Postgre as a Service & MySQL as a Service Annoucing

Microsoft launches Azure Database for MySQL and PostgreSQL

While Microsoft’s big Azure database news today is the launch of Cosmos DB, its new “planet-scale” distributed database service, there is a good chance that many developers will actually be more interested in a slightly smaller update to Azure’s database portfolio. At its Build developer conference, Microsoft today announced the launch of Azure Database for MySQL and PostgreSQL.

This, Microsoft says, is meant to ensure that developers can use their favorite databases on Azure. Until now, to use MySQL or PostgreSQL on Azure, they would have had to spin up virtual machines to run and operate those database systems themselves. Now, Microsoft offers them a service that should provide high availability, data protection and recovery, as well as the ability to easily scale.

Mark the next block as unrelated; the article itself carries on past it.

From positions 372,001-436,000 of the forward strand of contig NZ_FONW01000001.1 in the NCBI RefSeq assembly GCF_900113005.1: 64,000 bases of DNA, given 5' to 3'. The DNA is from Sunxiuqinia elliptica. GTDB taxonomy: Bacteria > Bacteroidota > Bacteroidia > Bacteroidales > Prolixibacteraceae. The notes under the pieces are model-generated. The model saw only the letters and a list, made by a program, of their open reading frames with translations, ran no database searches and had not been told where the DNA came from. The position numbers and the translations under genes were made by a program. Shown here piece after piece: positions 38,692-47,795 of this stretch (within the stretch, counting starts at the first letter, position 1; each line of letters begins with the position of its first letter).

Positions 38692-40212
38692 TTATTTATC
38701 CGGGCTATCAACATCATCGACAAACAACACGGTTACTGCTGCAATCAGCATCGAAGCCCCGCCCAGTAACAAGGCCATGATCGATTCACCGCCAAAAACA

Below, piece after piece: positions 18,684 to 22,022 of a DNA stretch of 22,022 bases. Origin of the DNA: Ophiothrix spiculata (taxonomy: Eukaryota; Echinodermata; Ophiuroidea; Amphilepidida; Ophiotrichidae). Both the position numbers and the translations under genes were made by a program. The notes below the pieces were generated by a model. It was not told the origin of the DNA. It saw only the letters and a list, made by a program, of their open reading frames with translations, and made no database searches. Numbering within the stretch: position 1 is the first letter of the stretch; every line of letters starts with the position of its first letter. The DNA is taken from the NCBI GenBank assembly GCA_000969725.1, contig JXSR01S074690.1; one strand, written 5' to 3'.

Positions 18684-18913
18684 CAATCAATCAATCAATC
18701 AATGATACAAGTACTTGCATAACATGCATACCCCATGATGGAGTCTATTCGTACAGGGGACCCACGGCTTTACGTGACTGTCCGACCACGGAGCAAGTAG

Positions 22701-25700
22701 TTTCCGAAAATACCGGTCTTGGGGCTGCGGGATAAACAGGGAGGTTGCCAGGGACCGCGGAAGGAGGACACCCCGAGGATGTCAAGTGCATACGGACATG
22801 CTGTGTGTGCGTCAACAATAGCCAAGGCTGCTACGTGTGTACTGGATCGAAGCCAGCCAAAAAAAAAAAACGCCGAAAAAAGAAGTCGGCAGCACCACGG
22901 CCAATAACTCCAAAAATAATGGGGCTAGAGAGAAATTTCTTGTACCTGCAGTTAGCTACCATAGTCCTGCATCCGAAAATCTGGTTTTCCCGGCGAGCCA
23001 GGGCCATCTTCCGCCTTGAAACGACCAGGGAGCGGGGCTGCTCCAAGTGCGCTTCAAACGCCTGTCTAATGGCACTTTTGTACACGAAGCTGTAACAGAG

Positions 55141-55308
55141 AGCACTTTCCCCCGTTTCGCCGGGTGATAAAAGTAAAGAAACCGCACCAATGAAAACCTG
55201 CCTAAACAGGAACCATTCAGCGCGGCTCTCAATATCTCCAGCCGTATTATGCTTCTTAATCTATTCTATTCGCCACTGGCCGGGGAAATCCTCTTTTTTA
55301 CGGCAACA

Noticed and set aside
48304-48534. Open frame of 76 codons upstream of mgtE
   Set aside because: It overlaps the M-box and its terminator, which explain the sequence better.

These new services is now available in 11 of Azure’s regions in the U.S., Europe and Asia. Pricing for the services depends on how many compute units you need and how many IOPS you want to provision.

Azure Database Process

While Microsoft obviously already offers Azure SQL as an option for developers who need a relational database, that’s not exactly a drop-in replacement for MySQL, for example, and developers will have to do quite a bit of work to adapt their applications to use that. With these new database offerings, Microsoft wants to meet developers where they are.

It’s worth noting that Oracle, which took control of the commercial side of MySQL when it acquired Sun in 2010, also offers MySQL as a cloud service. While that’s a bit of an unrelated factoid, Oracle is clearly in Microsoft’s crosshairs. That’s because Microsoft also today launched a new migration service that allows developers to take their third-party and SQL Server databases and move them to Azure SQL Database. During a press preview of today’s keynote, Microsoft specifically singled out Oracle as one of those third-party vendors.

Azure Services

 

Article by Frederic Lardinois from Techcrunch